X-2 hasn't been updated at all. It's still a bit of a mess in terms of its cheap-feeling graphics (they regurgitated all the environments of X and some graphics actually looked worse than X, even before the graphical update). It also still feels like a terrible cash grab, neither lasting long enough to be of consequence nor adding enough content or story to warrant its existence. At its best, it's good for a few hours of entertainment. At its worst, it's one of those games I turn off immediately if I know someone's coming to my door.
Bang for the Buck:
As of this writing, this HD collection is $40. I think it's too steep by about ten bucks. The updated music and visuals are merely okay, and while the packaging is gorgeous, there's little here to explain why it's just a shade cheaper than most new releases a couple of months or so after their release. If there had been any gameplay updates, anything at all, I might have said yes, this is totally worth it. As it stands, I wouldn't pay more than $30 for it. That seems about right for two decade-old games.
And if you have access to the IA edition of X, there's just not enough here to warrant even that price point. Unless you were a massive fan of X and want to see some very minor updates or want to have access to it on your PS3, I'd steer clear. American players, the value here is going to depend very much on your enjoyment of X. If, like me, you really enjoyed the original, definitely give this one a look, but certainly not at its current price point.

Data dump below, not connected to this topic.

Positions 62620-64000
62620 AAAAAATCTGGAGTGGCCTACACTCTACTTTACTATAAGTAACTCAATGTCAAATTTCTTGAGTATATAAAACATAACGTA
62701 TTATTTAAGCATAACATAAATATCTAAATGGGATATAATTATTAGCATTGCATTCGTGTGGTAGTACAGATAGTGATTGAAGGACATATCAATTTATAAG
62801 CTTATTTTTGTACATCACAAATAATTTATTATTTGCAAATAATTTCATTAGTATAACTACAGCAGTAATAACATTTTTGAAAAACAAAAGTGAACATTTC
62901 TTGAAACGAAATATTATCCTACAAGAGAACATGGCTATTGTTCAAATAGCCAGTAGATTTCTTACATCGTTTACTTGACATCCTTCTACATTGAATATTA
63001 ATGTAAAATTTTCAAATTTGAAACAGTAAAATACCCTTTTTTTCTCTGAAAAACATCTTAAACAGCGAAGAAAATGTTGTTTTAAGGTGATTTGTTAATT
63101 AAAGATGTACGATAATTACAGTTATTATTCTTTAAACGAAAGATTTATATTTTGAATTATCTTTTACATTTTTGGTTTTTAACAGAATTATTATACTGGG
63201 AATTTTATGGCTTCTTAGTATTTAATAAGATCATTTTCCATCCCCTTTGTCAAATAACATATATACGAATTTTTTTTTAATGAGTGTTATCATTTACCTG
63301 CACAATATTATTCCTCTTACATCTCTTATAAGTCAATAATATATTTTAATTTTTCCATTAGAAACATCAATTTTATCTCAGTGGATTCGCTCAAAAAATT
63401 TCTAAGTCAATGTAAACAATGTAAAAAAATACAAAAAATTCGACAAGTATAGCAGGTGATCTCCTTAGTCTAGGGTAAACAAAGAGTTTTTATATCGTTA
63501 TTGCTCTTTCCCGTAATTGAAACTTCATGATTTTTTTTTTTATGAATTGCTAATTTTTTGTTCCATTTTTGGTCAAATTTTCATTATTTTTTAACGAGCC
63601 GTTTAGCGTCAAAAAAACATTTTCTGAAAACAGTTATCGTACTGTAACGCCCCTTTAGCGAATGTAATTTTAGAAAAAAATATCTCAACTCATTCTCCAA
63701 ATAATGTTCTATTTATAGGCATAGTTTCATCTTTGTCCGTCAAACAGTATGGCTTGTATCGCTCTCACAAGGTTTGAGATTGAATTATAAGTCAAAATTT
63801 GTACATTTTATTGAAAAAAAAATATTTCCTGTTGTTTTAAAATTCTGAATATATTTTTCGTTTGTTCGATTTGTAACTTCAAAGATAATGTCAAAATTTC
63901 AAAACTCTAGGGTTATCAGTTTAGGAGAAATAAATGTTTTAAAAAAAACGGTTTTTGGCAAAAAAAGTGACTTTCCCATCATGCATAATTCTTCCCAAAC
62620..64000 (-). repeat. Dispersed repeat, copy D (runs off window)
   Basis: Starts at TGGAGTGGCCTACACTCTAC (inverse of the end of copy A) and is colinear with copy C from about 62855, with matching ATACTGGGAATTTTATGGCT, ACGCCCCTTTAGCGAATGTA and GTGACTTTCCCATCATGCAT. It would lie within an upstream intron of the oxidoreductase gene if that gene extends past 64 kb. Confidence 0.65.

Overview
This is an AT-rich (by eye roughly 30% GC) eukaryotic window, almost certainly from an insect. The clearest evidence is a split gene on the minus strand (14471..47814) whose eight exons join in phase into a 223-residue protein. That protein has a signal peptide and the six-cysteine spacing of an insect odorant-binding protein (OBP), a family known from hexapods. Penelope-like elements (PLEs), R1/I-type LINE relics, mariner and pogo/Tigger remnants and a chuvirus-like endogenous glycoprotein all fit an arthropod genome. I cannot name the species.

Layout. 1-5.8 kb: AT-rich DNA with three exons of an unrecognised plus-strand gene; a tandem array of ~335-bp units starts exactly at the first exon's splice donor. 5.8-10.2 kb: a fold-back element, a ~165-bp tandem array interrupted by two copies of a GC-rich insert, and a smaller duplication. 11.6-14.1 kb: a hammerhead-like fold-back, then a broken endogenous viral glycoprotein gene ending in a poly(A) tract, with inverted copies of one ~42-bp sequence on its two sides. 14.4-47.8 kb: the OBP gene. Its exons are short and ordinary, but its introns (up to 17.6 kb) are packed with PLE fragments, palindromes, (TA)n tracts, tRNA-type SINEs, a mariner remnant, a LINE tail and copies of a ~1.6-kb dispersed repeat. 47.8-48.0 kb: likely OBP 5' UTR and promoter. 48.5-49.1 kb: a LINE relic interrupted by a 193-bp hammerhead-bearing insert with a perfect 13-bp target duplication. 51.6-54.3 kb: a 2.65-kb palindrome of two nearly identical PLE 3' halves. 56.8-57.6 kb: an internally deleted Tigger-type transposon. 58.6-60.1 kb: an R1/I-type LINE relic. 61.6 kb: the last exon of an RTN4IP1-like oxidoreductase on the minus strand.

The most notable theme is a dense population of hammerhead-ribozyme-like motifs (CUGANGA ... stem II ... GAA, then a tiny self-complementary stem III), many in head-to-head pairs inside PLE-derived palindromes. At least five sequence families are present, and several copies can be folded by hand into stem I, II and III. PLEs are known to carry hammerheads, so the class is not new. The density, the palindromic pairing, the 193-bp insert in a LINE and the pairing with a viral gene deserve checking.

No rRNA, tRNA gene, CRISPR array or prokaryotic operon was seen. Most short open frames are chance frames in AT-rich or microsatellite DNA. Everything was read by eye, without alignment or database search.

X is a deceptively huge game. The linearity can be off-putting at first for anyone expecting or wanting a traditional traversible Final Fantasy experience. That's not to say it's as devoid of interaction or life as FFXIII, but the game definitely follows a similar structure. The game opens up in its last act, allowing access to tons of side content and a few collectibles that actually wind up greatly benefitting the player. You could certainly rush through the game and see everything it has to offer relatively quickly (outside of those damned unskippable cutscenes), but for a JRPG lover who wants tons of content and places to explore, you could certainly do a lot worse. Unfortunately, nothing's been added in the update that didn't previously exist, though American players will, again, appreciate the IA content.
X-2 can and will be beat relatively quickly, though there's a fair bit of side content and fun to be had with its craziness. It's nowhere near as massive as its predecessor, but it makes a nice addition to the HD update. There are a few added videos and such to the update as well, but I have yet to check those out.
If I were a European and had a PS2 and a copy of X, I wouldn't bother with this update. There's just not enough that's been done here to warrant the price or the update, and X shouldn't be a rare game to find. For American gamers, if you played X and enjoyed it, definitely give this a look, but wait a few months for a price drop. And finally, for all you newcomers out there, I envy you. Aside from the annoyance that is Tidus, you're in for a hell of a treat.